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The Harm in Mask Jokes

Columns appearing on the service and this webpage represent the views of the authors, not of The University of Texas at Austin.

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Woman Mask

Influential political commentator and former television host Tomi Lahren recently tweeted a joke about presidential nominee Joe Biden, writing, “Might as well carry a purse with that mask, Joe.”

Her reasoning for doing so isn’t hard to unravel. As a conservative publicist, she hopes to make Biden look weak, unmanly and wimpy. Biden, frequently spotted wearing a mask in public, has been an advocate for widespread mask usage.

And true enough, he may not be gracing the cover of GQ with his choice of facial coverings.

The joke also lends some branding support to the image of President Donald Trump as someone who does not need help or protection. We witnessed this branding effort on full display by the scene of the president ripping off his mask with bravado, while actively contagious.

Yet, at face value the joke is flawed.

Using outdated gender stereotypes, one could argue that Trump is the weaker one, because he contracted the deadly virus while Biden stayed healthy. Trump himself used that tactic four years ago, when he teased Hillary Clinton for getting pneumonia during a critical stretch of the 2016 campaign.

But here’s the deal.

The joke that Lahren offers is far more hurtful and offensive than a typical political attack. The message it sends is engrained in messages that are not only outdated, but harmful about masculinity and femininity.

The real message it sends is this: Men who engage in protective health measures are less than men. They may even be women, because women are a weaker and inferior gender and need protection. Real men do not. Only women should proudly wear masks. And men who carry purses or wear masks aren’t really men at all.

The message implied in the joke is present despite the fact that wearing a mask is the No. 1 protective measure against contracting COVID-19, a disease that has killed more than 210,000 Americans.

Although the tweet is fresh, its message is dated and deadly. And it has been killing men for a long time.

Men’s engagement in riskier behavior and fewer preventive health measures has consistently been proved as one of the key factors leading to their earlier deaths than women. It’s a well-known fact that women tend to outlive men. For example, Harvard Health Publishing outlined that 57% of people ages 65 and older are women. By age 85, 67% are women. Women live about five years longer on average than men in the U.S. and 7 years longer worldwide.

Men, for example, are known to avoid things like sunscreen. If we continue to poke fun at men with these kinds of jokes, we can add masks to that list.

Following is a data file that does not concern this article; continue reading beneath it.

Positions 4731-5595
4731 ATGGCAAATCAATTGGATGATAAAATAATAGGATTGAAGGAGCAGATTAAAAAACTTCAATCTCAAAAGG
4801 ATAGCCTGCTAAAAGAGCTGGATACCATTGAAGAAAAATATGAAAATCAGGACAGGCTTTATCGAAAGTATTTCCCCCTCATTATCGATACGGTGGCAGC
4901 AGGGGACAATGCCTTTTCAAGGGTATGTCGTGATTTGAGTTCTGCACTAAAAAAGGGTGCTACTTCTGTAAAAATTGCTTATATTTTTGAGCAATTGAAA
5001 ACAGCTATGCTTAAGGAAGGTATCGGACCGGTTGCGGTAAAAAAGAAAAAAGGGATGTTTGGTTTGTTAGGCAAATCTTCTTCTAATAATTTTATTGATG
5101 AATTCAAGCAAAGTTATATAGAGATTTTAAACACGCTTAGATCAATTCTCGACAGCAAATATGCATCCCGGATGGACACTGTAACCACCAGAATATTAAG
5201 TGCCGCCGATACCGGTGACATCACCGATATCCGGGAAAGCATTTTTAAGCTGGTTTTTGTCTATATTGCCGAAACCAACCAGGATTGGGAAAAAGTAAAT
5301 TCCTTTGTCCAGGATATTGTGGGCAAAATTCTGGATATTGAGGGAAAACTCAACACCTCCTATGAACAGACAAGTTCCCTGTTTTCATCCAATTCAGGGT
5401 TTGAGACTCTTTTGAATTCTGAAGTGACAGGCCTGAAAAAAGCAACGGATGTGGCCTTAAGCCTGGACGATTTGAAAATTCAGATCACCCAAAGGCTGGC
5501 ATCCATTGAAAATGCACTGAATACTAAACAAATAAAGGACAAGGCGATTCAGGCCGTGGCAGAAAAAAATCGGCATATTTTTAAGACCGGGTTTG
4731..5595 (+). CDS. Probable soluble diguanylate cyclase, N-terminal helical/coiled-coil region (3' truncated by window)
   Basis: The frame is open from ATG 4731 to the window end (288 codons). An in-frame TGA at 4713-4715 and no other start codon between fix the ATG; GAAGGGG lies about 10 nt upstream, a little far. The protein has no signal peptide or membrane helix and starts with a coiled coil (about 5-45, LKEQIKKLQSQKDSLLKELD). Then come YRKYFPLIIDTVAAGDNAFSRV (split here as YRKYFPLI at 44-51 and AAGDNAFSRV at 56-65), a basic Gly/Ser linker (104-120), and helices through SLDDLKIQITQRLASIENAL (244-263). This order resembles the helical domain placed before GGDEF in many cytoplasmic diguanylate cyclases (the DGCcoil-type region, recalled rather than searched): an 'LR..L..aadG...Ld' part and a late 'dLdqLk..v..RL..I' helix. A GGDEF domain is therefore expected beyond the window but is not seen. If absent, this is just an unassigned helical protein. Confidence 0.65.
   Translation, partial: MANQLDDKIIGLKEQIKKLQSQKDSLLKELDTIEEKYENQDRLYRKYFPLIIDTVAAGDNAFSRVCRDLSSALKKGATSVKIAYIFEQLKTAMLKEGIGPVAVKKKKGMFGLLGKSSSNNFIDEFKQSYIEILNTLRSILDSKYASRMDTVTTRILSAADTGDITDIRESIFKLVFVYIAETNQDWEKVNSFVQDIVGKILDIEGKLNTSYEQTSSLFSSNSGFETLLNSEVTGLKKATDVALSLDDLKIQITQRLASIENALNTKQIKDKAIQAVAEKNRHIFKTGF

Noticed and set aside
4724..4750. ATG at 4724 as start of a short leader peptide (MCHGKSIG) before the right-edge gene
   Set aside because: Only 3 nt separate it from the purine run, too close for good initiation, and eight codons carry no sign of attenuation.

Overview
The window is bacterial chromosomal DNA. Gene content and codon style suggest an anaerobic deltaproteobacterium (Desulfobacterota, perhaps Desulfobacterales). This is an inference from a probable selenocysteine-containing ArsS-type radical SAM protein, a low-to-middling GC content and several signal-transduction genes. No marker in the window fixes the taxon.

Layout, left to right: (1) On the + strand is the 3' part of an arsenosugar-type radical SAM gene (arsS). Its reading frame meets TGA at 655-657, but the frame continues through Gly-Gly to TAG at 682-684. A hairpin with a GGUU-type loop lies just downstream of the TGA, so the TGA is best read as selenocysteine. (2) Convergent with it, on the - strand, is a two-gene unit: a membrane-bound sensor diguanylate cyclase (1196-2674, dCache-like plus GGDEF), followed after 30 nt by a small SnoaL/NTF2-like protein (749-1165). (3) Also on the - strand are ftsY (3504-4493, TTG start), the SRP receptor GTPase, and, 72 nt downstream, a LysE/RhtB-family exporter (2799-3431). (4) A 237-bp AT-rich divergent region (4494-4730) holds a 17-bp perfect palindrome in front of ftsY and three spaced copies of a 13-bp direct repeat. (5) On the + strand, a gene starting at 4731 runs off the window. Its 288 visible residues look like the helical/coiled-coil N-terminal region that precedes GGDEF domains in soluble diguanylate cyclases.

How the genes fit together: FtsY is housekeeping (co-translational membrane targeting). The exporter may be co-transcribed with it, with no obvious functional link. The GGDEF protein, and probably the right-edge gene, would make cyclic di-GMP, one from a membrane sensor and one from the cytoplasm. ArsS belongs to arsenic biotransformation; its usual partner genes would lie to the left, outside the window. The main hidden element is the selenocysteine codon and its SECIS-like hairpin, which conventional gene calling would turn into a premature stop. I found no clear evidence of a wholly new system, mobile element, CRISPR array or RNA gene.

It is true that this way of thinking has both an impetus and a following. There are people who, at least initially, are attracted to risk-taking men or those who avoid protecting themselves in situations where simple interventions may keep them alive. They may see such traits initially as attractive, daring or brave.

That’s why the political message works, at some level. We tend to want a president who isn’t “covered up” and can “face anything.”

Who doesn’t want toughness as a characteristic of the president?

Though we may never move completely away from these gendered messages, masculine norms have changed, albeit slowly. In addition to toughness, there are other valuable qualities that apply to male and female leaders. They include empathy, connection and emotional intelligence. And they should include appropriate self-protection and modeling healthy, common sense health measures.

Messages around mask wearing shouldn’t be centered around gender or political affiliation. Certainly, we have learned the virus doesn’t discriminate, although it has proved to be far deadlier for men. Instead, wearing a mask should be about connecting as a community and country in the midst of a pandemic with no clear end in sight. And that’s not particularly funny.

Aaron B. Rochlen is professor of educational psychology at The University of Texas at Austin.

A version of this op-ed appeared in The Hill.

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Texas Perspectives is a wire-style service produced by The University of Texas at Austin that is intended to provide media outlets with meaningful and thoughtful opinion columns (op-eds) on a variety of topics and current events. Authors are faculty members and staffers at UT Austin who work with University Communications to craft columns that adhere to journalistic best practices and Associated Press style guidelines. The University of Texas at Austin offers these opinion articles for publication at no charge. Columns appearing on the service and this webpage represent the views of the authors, not of The University of Texas at Austin.

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